About Lyburn

Farm History

The New Forest, has no great history of cheese making, unlike the West Country. Traditionally, in the last 100 years, the milk from Hampshire, has always travelled eastwards to the large conurbations of Southampton and London, to be sold as bottled milk. Historically records show that cheese, will have been made by the Cistercian Monks at Beaulieu and other Monasteries, back in the 1200’s. Cheese will also have been made on the various farmsteads in the last 500 years, particularly those farms that are named ‘White House Farm’ as they will certainly have had connections with cheese. The manors of Winchester, of which this area was part, including Downton, indicate that cheese was made locally, but not in large commercial quantities. For the valley of the Blackwater, and Lyburn Farm, cheese making is a relatively new venture set up to address the needs of a changing market place.

In 1952 our family bought and moved to a small 50 acre farm called Little Buckholt, close to the village of West Tytherley, in Hampshire. Starting with 3 Gurnsey cows, Faith, Hope and Beatrix, we will have milked cows, twice a day, every day since that year, 3 generations and spanning more than 60 years. In 1969 we took on Lyburn Farm, starting with about 270 acres and 200 cows.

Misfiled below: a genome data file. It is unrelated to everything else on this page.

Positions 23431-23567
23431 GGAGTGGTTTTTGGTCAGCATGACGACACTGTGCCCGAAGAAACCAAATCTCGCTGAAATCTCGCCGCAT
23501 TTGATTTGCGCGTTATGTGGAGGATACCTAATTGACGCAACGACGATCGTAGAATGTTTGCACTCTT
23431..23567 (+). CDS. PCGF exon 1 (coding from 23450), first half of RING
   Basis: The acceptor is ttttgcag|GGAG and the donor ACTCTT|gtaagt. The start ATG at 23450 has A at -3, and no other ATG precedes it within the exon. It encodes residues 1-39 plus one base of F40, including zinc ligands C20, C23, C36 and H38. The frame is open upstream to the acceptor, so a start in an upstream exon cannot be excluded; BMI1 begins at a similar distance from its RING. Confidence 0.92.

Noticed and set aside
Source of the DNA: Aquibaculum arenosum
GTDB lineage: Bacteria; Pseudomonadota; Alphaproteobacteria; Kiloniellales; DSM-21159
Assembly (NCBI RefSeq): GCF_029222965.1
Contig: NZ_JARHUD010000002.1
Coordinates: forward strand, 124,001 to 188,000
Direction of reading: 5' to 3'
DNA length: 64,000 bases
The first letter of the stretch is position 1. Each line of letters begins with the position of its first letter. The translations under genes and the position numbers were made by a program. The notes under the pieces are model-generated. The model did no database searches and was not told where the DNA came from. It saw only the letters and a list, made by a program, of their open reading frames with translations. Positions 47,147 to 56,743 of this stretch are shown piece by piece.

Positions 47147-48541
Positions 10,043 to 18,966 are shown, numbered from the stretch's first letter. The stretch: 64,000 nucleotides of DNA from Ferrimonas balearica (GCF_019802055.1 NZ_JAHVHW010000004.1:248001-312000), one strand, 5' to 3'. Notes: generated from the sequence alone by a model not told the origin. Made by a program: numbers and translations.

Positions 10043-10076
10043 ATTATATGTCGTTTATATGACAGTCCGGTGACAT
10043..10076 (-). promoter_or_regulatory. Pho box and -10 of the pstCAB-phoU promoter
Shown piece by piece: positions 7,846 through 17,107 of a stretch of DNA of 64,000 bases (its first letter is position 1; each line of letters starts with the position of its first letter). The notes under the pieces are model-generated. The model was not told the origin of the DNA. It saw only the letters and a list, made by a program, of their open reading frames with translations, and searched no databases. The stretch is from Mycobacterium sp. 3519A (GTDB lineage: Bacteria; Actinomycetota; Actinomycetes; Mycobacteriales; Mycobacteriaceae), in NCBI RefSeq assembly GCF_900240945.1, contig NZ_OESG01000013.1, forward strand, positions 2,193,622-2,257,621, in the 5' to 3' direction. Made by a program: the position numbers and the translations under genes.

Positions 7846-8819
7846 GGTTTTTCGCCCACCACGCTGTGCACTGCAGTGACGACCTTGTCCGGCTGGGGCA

Life Moves on

Within the farming community, life moves on, practices change all the time, and in general farmers don’t move that far or very often. So over the intervening period, we have grown to about 500 acres, added organic vegetables to our cropping, grow a large number of pumpkin, and the diary herd has now become smaller, around 170 in total.

The Organic vegetables, Pumpkin and Squash have their own web sites, and you might find this a strange combination of enterprises, but it tends to reflect the soil type that we farm and found in the area. A nice medium sandy loam lends itself to the growing of vegetables along with a supply of water for irrigation during the summer. We have an abstraction licence on the Blackwater, and we dug a reservoir at the top of the farm some 25 years ago where we store winter water, having pumped it up there in January, and store it until we need the water the summer.